Buffalo, New York, Mayor Byron Brown Defeats India Walton

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Brown lost the Democratic primary to Walton, a democratic socialist, but defeated him in the general election with a write-in campaign.

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Buffalo, New York, Mayor Byron Browne, defeated Democratic mayoral candidate India Walton after successfully portraying her as both an inept novice and a dangerous fanatic.
The Associated Press

Buffalo, New York, Mayor byron brown Won a fifth term in office on the strength of a highly unusual writing campaign against the Democratic nominee India WaltonAccording to the official results released on Friday evening.

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By the evening of Election Day on November 2, Brown’s victory was clear, as did the number of write-in ballots. in large numbers Vote for Walton. The Browns eventually won by about 20 percentage points.

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But New York state law bars the Erie County Board of Elections from opening write-in ballots until November 15, the last possible arrival date for ballots cast by members of US military service and buffaloes living abroad.

Like most observers, Brown had long believed that the lion’s share of write-in ballots belonged to him, and personally declared victory the night after voting closed.

“The people of the City of Buffalo have fought with heart and soul for the remarkable progress we have made over the past 16 years and against those who are calling for the wrong policies that have reversed our progress,” he said. . told the supporters on election night

Walton accepted the race on Friday evening.

“This election is not the end, but the beginning,” he said in a statement. “The new ideas we expressed, the new energy we inspired, the new volunteers we trained, and the new relationships we built would only grow in the years to come.”

Walton, who would have been the first self-described “democratic socialist” to head a major American city in decades and the first lady of Buffalo, scored an upset victory over Brown at the top democratic primary In June after Brown failed to take him seriously.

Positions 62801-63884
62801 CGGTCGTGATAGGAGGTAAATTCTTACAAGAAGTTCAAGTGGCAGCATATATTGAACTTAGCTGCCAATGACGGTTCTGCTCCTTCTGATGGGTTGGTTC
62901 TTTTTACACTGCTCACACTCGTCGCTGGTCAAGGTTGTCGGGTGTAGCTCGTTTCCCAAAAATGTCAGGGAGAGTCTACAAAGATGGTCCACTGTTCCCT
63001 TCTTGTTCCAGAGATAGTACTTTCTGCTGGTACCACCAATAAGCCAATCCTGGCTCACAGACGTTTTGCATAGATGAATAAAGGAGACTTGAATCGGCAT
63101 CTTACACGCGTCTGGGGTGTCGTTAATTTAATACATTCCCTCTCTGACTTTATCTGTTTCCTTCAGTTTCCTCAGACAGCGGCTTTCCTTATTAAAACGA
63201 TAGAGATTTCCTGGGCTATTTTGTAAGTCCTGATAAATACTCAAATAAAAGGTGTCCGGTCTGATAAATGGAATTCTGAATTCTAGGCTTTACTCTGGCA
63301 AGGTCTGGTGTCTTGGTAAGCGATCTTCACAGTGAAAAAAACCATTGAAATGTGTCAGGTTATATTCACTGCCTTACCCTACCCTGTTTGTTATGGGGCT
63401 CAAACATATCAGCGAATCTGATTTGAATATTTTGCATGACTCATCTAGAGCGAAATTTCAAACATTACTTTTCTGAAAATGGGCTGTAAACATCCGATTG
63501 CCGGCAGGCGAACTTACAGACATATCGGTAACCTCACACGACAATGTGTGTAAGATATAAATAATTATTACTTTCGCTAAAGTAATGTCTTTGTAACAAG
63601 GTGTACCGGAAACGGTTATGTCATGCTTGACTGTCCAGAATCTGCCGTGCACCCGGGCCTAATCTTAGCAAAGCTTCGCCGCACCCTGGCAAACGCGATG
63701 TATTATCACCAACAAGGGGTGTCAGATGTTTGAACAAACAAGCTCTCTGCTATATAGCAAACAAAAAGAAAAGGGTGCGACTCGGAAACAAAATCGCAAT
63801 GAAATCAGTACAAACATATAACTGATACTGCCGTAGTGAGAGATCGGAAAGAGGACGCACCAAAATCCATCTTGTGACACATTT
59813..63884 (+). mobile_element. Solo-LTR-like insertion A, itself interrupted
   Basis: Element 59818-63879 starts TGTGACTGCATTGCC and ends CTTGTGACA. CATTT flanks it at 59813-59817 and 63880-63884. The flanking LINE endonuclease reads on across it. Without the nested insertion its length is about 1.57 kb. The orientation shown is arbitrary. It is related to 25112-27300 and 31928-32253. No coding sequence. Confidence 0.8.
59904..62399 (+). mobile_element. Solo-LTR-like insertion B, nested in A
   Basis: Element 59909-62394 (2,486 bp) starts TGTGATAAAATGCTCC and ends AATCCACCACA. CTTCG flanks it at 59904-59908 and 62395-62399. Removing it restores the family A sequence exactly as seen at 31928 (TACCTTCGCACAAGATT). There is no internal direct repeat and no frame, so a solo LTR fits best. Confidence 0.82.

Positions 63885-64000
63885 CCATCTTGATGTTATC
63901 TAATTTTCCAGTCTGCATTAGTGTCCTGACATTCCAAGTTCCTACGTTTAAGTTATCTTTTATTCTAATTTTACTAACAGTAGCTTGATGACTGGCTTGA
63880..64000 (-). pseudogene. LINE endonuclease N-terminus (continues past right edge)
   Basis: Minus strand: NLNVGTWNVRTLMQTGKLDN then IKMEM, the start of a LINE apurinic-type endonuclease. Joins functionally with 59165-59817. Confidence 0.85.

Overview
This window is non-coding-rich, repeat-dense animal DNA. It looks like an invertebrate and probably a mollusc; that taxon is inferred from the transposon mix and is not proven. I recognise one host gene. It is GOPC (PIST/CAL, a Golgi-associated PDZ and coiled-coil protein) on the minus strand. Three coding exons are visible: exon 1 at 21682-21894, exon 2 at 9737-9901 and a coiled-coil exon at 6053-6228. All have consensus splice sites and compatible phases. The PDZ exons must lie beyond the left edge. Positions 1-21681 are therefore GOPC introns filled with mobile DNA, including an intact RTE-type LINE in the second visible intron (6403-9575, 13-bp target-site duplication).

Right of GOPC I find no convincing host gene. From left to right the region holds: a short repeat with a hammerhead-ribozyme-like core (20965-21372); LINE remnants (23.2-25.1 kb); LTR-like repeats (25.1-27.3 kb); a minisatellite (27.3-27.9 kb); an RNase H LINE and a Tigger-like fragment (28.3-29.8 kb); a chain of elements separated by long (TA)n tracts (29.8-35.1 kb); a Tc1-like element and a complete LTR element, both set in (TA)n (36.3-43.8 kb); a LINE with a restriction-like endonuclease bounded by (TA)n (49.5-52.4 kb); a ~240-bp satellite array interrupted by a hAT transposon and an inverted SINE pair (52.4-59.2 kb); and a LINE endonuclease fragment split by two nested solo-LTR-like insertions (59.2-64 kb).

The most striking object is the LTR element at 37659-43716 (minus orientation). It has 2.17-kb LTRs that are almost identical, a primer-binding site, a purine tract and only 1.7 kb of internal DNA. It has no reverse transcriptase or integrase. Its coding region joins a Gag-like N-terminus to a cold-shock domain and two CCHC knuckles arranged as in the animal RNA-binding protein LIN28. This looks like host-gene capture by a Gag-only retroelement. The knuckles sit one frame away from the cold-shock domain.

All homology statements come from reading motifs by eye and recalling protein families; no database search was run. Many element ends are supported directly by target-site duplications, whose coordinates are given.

But Brown never made the same mistake twice.

Though his efforts to get his name back on the ballot failed, he relented written bid against Walton in the general election, which capitalized on the support of the Democratic city’s large population of centrist and conservative voters, who put aside their differences in Walton’s Common War.

“Experience matters, of course,” said Jacob Nehisel, a political scientist at the University of Buffalo. “That’s what happens when you actually campaign after more or less refuse to do so.”

On election night, Brown accepted his victory as an affirmation of those who oppose displaying big business and law enforcement.

He extended a “special word” of thanks to Buffalo’s police officers and firefighters, declaring that business executives and entrepreneurs are “not the enemy.”

At the same time, in a clear nod to Walton’s candidacy and the progressive criticism leveled against him, Brown said, “Together we will ensure that every Buffalo resident shares in the continued revival of our great city.”

Brown’s victory dashed Progressives’ hopes Those who wanted a chance to prove their worth in an executive office in a less ideologically friendly locality. And Walton’s loss provides more ammunition for Democratic Party founding figures who insist that many left-wing policies and slogans are politically toxic, even in Buffalo, New York’s second largest. Even in party strongholds like the city.

“Don’t fix what ain’t broke.”

– Chris Warner, Byron Brown supporter

Particularly among buffaloes who remember the dark days, browns enjoy some loyalty. He presided over the city’s exit from under the thumb of a state-imposed financial control board and led during a development boom that revitalized the city’s downtown and waterfront areas. He also oversaw Buffalo’s first period of net population growth since 1950.

Chris Warner, a salesman in South Buffalo, grew up in the suburbs but in late October said he was ready to buy a home in the city, given, among other things, its low property tax rates. He said he did not vote in the Democratic mayoral primary because he believed Brown had turned it down.

But he planned to vote Brown over Walton in the general election. “With everything here there has been a significant shift and change,” he said, referring to the city’s trajectory during Brown’s nearly 16-year tenure. “Don’t fix what ain’t broke.”

Many other buffaloes are fed up with Brown, whose mayoralty is George W. Bush’s presidency. Over the years, many of his associates and city agencies have been implicated in corruption scandals. The city’s poverty rate remains very high 30%, And many residents of Buffalo’s predominantly Black East Side feel frustrated by the unequal distribution of the city’s resources and the disruptive effects of gentrification.